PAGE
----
Catholic environments foster students’ faith
University of Nebraska at Omaha (UNO) student Sarah Watson’s faith came to a standstill during her freshman year away from home.
A lifelong Catholic and member of St. Columbkille Parish in Papillion, she had been active in youth ministry, pastoral council and other activities while attending Daniel J. Gross Catholic High School in Bellevue. But then, as the only practicing Catholic in her dorm, she didn’t have anyone with whom to share her faith.
"I went to Mass on weekends, but that was really it," she said.
And, with roommates who were involved in the party scene, "… I got caught up in the whole idea of what I thought college was supposed to be."
"When the school year ended, I took a step back and looked at the friends I had made and realized that when we talked about our values and how we wanted our lives to go, we had different sets of morals," she said.
So, when plans to live with other friends her sophomore year fell through, with her mother’s encouragement, she applied to and moved into the St. John Paul II Newman Center in Omaha, which opened in August of 2016.
That’s when choosing to be with people who live their faith and immersing herself in a Catholic environment made a big difference.
At first, she was apprehensive about becoming involved in the center’s faith building activities.
Then, in January, she attended SEEK2017, a national conference for Catholic college students, with a group from the Newman Center.
With thousands of other young Catholics, she listened to numerous speakers, and took part in eucharistic adoration and Mass. That led her to experience a change of heart, she said, and she became more involved at the Newman Center and found a new group of friends with whom she now attends Mass and Bible study.
Watson said the Newman Center was something she needed. And this year, serving as a resident advisor, "… it’s not just about growing, but now my job is to help others grow."
At Catholic colleges and universities, such as Mount Marty College in Yankton, S.D., students also readily find relationships that nourish and sustain their faith.
"Community and friends – they’re huge," said Jordan Foos, director of campus ministry at Mount Marty. "Who we surround ourselves with influences who we become.
"I see our students living out their faith in how they care for each other, how they care for the community, how they serve others in the simple daily acts," he said.
At Mount Marty, 1,500 years of the founding Benedictine order’s tradition, "Ora et Labora," or faith and works, "is our meat and potatoes. It means faith lived daily. It’s a day-to-day spirituality – kind of a humble spirituality," he said.
Benedictine values are taught and reinforced through the school’s programs and curriculum, annual service trips, and a strong campus ministry program, Foos said.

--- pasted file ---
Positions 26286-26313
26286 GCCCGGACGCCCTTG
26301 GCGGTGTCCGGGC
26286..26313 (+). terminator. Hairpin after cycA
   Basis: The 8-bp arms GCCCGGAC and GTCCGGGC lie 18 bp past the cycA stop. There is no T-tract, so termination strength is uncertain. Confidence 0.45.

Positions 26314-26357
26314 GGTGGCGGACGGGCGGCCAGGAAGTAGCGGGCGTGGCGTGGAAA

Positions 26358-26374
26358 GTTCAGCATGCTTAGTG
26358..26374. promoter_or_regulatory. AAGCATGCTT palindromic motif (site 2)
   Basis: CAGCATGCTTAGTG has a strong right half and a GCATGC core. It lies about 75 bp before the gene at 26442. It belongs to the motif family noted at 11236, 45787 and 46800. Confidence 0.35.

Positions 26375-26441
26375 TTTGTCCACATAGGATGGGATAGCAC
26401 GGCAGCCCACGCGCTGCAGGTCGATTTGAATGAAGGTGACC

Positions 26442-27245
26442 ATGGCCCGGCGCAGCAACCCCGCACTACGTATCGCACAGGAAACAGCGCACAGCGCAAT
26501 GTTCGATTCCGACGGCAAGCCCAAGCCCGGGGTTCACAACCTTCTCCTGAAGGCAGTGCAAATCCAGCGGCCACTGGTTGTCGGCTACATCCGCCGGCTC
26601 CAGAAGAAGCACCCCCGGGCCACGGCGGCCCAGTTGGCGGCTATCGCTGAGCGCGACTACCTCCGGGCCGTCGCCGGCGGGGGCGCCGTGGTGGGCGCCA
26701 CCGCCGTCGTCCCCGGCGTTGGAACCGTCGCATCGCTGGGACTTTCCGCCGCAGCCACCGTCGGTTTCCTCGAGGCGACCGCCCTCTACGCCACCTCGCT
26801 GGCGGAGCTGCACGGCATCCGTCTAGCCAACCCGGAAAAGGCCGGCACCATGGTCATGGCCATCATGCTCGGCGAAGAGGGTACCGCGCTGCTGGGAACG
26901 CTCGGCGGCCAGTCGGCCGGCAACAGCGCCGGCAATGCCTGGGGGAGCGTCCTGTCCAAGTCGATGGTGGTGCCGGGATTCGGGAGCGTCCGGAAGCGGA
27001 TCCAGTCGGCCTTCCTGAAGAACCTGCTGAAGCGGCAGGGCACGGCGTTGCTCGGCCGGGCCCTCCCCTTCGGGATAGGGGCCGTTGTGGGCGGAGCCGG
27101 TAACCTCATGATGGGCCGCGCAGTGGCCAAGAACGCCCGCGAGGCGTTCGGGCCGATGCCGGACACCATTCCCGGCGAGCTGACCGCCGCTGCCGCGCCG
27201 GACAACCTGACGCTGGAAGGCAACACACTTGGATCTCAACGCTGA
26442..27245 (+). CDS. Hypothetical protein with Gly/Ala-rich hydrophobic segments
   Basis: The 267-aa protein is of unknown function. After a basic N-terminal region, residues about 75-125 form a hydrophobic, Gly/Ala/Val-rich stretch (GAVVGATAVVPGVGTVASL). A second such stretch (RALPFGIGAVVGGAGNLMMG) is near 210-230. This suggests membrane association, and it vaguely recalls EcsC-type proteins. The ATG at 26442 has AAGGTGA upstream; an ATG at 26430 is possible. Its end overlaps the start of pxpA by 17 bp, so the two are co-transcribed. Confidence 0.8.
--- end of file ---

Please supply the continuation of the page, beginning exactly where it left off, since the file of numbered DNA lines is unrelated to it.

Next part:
The college also pairs students with the sisters of the nearby Sacred Heart Monastery, where they can pray and build relationships with Benedictines living the order’s charism.
"We can see the blessing of a place like Mount Marty, where there’s religious artwork all over the walls, or a Benedictine priest walking around in his habit – just these images, and the people we surround ourselves with – I think it creates a different tone and a different environment than the outside culture," Foos said.
For UNO sophomore Nick Gude, another Newman Center resident, the center’s environment helps him keep his faith ever-present in his busy college life.
As a "cradle Catholic" attending Catholic elementary and high school in Lincoln, he was always surrounded by a faith environment and was committed to daily prayer, he said.
Now in his second year as a Newman Center resident, Gude credits its Catholic environment with helping him maintain his faith through the presence of the oratory (or chapel), only steps away, where he can attend Mass and eucharistic adoration, and pray at any time.
The environment is comparable to what he experienced in Catholic schools, where there are "priests and lay people alike who are super on fire for God," he said. "You can surround yourself with people you aspire to be like, and that’s the perfect environment. They push you toward being a better person."
The Newman Center is home this year to about 110 students, who share faith and fellowship in a number of ways, including student Masses, eucharistic adoration, Bible study groups, and day-to-day fellowship.
"Environment is very important, one where the church is alive, active and real," said Father Joseph Taphorn, director and pastor of the center.
"If we create a culture where young people are encouraging one another, reaching out in friendship and hospitality, where they encounter people their age who are fun and loving, welcoming and positive, then I think the church can speak to the hearts of young adults," he said.
It’s about building relationships with God and with each other, Father Taphorn said. "They know they’re not on this journey alone."